“I was with John Lennon in Washington Square Park,” aging rocker David Peel tells me, almost upon saying hello. “He taught me ‘No excuses, if you’re gonna do something, just do it.’”
For him, that meant things like putting out the album The Pope Smokes Dope, which was produced by Lennon and was so controversial it was banned in many places. But where we’re standing now, it sounds like advice you might hear from a trainer.
This is Overthrow Boxing, the no-frills downtown boxing workout gym housed at 9 Bleecker in a storied two-level space that was once home to the Yippies, an organization that arose out of the anti-war movements of the ’60s and became known for all kinds of social activism.
Since then, the building had housed the Yippie museum, until it went into foreclosure in 2014. But it’s such an institution that a ’60s musician like Peel, who spent a lot of time in this building over the years, might wander in while you’re getting your hands wrapped for class. And according to the founder, it’s a fitting spot to gather people who are throwing punches to change their fitness levels.
“The bigger metaphor is ‘What are you fighting for?’” (um…abs?) says founder Joey Goodwin, 30, a fashion and marketing entrepreneur who co-founded clothing brand Unruly Heir before throwing his hat into the boxing ring.
It’s a metaphor, of course, that depends on a particular kind of Manhattan gentrification that makes many (maybe even most) feel like the paradise of New York’s downtown counter-culture history is being paved over to put up a parking lot (of boutique fitness studios, in this case).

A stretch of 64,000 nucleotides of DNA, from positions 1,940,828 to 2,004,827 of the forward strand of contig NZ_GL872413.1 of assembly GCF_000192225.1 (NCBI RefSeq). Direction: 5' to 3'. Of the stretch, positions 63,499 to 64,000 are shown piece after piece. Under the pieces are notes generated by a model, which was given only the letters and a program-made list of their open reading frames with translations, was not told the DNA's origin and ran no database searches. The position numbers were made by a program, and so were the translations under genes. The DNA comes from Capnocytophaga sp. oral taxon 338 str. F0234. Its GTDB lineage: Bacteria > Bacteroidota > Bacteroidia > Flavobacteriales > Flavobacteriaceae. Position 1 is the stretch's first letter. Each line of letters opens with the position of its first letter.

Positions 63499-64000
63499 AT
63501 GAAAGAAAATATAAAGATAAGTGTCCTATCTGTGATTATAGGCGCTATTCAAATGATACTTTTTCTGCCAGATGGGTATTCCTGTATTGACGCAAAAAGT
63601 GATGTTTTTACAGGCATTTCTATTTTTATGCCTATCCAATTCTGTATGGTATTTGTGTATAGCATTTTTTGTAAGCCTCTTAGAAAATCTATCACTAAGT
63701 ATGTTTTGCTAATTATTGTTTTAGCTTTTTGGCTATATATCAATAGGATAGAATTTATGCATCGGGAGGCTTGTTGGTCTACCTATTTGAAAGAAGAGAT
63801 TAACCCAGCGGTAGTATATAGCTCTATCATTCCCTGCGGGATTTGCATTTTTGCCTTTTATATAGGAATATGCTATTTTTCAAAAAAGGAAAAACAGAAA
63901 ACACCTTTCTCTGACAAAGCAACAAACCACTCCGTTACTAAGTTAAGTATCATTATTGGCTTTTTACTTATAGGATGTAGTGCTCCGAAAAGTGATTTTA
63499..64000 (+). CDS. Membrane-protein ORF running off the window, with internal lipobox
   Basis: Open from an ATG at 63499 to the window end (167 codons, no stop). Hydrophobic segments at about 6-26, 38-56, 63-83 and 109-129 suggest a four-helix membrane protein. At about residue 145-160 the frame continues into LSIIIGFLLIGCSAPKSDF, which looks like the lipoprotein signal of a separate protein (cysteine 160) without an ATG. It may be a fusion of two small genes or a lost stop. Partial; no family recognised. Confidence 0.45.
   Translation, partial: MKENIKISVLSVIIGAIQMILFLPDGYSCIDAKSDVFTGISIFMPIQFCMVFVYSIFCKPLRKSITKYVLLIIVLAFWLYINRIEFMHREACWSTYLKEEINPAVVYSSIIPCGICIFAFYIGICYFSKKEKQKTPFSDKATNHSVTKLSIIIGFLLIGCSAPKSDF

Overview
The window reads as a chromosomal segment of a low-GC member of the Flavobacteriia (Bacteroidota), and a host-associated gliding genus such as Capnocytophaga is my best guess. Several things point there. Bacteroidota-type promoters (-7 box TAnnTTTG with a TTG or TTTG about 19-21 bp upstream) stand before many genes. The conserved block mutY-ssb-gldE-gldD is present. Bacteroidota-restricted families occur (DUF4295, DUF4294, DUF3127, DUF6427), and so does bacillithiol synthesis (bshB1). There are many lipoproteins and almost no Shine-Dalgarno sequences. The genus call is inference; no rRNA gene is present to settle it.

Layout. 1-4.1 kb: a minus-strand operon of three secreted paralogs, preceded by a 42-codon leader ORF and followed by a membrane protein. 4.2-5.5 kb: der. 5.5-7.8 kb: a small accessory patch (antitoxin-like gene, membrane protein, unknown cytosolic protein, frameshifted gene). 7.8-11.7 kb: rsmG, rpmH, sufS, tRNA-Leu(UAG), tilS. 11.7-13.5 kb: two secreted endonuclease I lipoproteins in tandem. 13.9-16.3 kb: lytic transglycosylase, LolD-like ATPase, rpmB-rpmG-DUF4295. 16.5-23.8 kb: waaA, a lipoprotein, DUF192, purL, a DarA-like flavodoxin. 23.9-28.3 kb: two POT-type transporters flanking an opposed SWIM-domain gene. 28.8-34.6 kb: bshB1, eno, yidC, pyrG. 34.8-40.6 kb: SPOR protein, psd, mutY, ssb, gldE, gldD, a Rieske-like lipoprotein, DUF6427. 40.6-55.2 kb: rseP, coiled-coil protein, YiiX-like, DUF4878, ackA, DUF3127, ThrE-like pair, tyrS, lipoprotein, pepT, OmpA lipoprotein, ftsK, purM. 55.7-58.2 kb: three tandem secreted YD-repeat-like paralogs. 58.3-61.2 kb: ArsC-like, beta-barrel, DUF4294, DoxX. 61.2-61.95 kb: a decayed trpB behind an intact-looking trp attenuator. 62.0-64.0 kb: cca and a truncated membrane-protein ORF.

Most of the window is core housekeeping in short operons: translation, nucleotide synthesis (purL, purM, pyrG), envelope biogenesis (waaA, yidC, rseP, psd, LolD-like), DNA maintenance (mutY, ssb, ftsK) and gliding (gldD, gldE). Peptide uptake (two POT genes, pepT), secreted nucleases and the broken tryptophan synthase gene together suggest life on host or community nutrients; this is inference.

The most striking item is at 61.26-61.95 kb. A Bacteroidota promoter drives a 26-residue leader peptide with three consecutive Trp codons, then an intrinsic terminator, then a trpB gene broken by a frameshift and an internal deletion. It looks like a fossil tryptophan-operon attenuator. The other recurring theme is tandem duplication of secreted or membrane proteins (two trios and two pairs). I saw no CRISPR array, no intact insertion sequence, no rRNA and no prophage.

Goodwin, for his part, sees himself as paying tribute to that history by keeping it front and center at Overthrow. “It could have been a SoulCycle,” he likes to say. (Or a John Varvatos store…a la CBGBs.) “I was riding my bike to West 4th when I saw the building, I came in and did a lot of research on it, and it’s just super crazy history.”
Instead of going the sleek and shiny route, he showcases the building’s roots, like by decorating an entire wall of the boxing studio with copies of revolutionary Overthrow Magazine, which used to be printed there (and where Goodwin got the name for the gym).
Upstairs, the studio walls are lined with posters for rallies and demonstrations, some of which were given to Goodwin by a woman who lived in the building. He invited musicians like Peel to perform at the gym’s official grand opening party, which was last weekend.
And while other new boxing workout studios are trying to give the sport a more polished boutique-fitness presentation, Goodwin is keeping it real, with few amenities, old metal lockers, and a space that generally feels more like a dive bar than a gym. “Boxing is tough. If you clean it up completely, you’re not being honest with it,” he says.
Classes, designed by former Golden Gloves champ Alicia Napoleon, take place in the very dark basement, where duct-tape wrapped punching bags hang from metal chains on exposed pipes and booming music echoes. Classes crowd into the small space, and the stench of sweat (no holds barred) is intense.
We started with cardio drills, launched into shadow boxing, and then shared bags with others for rounds of jabs before a final conditioning drill that mixed burpees, lunges, and punch combos.
This was the only class option when I visited. Goodwin says he’s calling it Burn Out and it’ll soon be joined on the schedule by a pure conditioning class called Fit to Fight that uses props like kettlebells and medicine balls. There will also be a class that takes place in the boxing ring upstairs, and private training.
Oh, and on Friday nights, Overthrow offers Boxing & Booze, where the sweat session is followed by drinks. Maybe the walls will talk, and a revolutionary idea or two will be inspired? —Lisa Elaine Held
Overthrow New York, $32 per class, 9 Bleecker, between Bowery and Elizabeth Sts., Noho, New York, NY, 10012, 646-705-0332, www.overthrownyc.com
(Photos: Overthrow Boxing)